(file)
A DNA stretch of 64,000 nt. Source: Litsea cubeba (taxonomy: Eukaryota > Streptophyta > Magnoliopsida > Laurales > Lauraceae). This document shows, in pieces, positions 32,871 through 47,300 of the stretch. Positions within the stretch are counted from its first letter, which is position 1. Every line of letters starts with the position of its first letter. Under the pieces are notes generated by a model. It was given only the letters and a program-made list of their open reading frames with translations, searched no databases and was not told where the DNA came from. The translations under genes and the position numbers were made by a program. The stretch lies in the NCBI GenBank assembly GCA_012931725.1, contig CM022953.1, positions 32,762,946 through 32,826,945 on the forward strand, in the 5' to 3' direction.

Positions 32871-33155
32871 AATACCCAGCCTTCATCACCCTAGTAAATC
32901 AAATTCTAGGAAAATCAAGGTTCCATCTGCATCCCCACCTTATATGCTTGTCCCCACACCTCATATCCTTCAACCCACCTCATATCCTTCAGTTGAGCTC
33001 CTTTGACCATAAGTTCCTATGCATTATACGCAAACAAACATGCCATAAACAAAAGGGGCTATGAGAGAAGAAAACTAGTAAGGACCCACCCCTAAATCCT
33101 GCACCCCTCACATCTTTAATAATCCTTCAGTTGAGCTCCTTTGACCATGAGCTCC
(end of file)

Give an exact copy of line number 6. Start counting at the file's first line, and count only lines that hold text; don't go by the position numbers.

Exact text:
33101 GCACCCCTCACATCTTTAATAATCCTTCAGTTGAGCTCCTTTGACCATGAGCTCC